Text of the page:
Net Neutrality


Net neutrality is the principle that companies providing internet services, known as internet service providers (ISPs), should treat all data that travels over their networks the same. Without it, these companies can act as gatekeepers of the internet. They can potentially block or degrade consumers’ access to certain online content or services. For example, they could give preference to their own content. ISPs could also potentially charge content providers and online retailers extra fees to ensure their data streams flowed to consumers faster and more reliably than their competitors’ data streams.

The Federal Communications Commission (FCC) previously had a strong net neutrality rule, which the courts had upheld. But the FCC reversed the net neutrality rule in 2018.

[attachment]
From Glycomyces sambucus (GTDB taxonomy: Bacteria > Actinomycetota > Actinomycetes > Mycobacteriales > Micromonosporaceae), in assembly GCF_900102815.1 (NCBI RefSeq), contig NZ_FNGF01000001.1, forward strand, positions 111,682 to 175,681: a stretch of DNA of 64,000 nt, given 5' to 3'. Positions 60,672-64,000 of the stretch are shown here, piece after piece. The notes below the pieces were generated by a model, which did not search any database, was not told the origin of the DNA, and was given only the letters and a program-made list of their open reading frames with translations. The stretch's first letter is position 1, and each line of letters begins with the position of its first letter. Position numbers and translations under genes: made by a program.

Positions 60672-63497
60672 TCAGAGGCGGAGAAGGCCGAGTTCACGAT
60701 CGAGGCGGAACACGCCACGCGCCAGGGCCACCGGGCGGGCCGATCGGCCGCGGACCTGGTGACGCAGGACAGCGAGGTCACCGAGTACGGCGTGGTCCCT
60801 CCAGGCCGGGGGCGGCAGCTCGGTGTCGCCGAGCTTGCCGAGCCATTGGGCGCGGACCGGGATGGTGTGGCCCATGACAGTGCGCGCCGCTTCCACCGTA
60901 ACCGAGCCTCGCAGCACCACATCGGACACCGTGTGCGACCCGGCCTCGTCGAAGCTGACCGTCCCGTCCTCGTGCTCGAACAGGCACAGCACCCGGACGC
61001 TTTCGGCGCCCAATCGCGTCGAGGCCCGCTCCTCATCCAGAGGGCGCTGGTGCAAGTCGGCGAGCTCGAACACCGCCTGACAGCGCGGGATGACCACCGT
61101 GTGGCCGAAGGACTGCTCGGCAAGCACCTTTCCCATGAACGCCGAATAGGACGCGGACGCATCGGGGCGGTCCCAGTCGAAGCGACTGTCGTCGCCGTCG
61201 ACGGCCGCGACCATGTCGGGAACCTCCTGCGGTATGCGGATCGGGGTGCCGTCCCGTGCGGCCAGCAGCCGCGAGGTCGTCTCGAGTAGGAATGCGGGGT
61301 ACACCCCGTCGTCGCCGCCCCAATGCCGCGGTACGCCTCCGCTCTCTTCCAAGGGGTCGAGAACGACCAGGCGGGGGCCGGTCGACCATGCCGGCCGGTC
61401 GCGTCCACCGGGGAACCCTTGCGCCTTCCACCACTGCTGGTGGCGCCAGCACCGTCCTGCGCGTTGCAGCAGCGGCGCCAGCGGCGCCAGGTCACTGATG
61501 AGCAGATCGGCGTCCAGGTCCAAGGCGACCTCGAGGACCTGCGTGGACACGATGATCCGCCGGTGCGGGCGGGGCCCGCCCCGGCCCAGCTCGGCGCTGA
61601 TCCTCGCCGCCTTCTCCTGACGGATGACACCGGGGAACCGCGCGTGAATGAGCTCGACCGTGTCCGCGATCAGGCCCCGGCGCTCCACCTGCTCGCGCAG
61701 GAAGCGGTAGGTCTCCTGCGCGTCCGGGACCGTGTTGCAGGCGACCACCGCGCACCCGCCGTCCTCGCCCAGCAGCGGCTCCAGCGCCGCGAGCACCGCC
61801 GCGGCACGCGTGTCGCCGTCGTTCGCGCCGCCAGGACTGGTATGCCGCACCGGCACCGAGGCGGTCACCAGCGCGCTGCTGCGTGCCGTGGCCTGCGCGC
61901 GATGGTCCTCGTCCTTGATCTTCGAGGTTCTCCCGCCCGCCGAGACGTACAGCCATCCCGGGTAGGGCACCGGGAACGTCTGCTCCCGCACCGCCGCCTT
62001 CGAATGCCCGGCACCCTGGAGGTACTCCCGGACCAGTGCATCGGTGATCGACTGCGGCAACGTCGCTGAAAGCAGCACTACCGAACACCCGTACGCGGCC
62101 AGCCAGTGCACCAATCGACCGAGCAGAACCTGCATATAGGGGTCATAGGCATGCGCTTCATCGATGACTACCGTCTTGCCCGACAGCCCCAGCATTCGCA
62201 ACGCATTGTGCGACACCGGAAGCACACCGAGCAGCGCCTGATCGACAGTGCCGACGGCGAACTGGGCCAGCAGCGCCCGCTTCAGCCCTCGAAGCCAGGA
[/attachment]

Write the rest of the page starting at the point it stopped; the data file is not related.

The debate over net neutrality rules has been over whether broadband internet access should be classified as an “information service” under Title I of the Communications Act or as a “telecommunication service” Under Title II. This distinction matters because a telecommunications service classification means that ISPs are common carriers that must serve all customers on a nondiscriminatory basis, while information services are exempt from common-carrier regulations. Under the previous net neutrality rule, the FCC decided that broadband access is a telecommunications service under Title II. When it reversed course, the FCC decided to classify broadband access as an information service under Title I. This repealed net neutrality.


Equal access to online content for all

In this policy: Federal

Policymakers should reinstate the Federal Communication Commission’s 2016 rules for "network neutrality."